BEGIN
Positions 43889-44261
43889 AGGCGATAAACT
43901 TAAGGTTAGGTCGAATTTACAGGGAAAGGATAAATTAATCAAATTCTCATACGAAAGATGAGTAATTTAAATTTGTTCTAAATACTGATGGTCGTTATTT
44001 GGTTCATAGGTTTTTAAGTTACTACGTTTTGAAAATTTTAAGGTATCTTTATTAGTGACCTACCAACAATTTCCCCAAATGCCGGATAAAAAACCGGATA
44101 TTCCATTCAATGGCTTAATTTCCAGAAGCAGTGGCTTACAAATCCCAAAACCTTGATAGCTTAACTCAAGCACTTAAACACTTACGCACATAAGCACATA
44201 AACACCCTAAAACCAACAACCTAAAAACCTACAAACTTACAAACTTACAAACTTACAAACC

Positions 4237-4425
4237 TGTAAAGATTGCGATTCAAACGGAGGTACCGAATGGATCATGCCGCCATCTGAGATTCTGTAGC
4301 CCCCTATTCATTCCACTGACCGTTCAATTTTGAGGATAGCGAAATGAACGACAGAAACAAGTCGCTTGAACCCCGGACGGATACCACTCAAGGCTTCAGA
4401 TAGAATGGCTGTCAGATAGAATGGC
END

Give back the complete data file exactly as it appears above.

Positions 43889-44261
43889 AGGCGATAAACT
43901 TAAGGTTAGGTCGAATTTACAGGGAAAGGATAAATTAATCAAATTCTCATACGAAAGATGAGTAATTTAAATTTGTTCTAAATACTGATGGTCGTTATTT
44001 GGTTCATAGGTTTTTAAGTTACTACGTTTTGAAAATTTTAAGGTATCTTTATTAGTGACCTACCAACAATTTCCCCAAATGCCGGATAAAAAACCGGATA
44101 TTCCATTCAATGGCTTAATTTCCAGAAGCAGTGGCTTACAAATCCCAAAACCTTGATAGCTTAACTCAAGCACTTAAACACTTACGCACATAAGCACATA
44201 AACACCCTAAAACCAACAACCTAAAAACCTACAAACTTACAAACTTACAAACTTACAAACC

Positions 4237-4425
4237 TGTAAAGATTGCGATTCAAACGGAGGTACCGAATGGATCATGCCGCCATCTGAGATTCTGTAGC
4301 CCCCTATTCATTCCACTGACCGTTCAATTTTGAGGATAGCGAAATGAACGACAGAAACAAGTCGCTTGAACCCCGGACGGATACCACTCAAGGCTTCAGA
4401 TAGAATGGCTGTCAGATAGAATGGC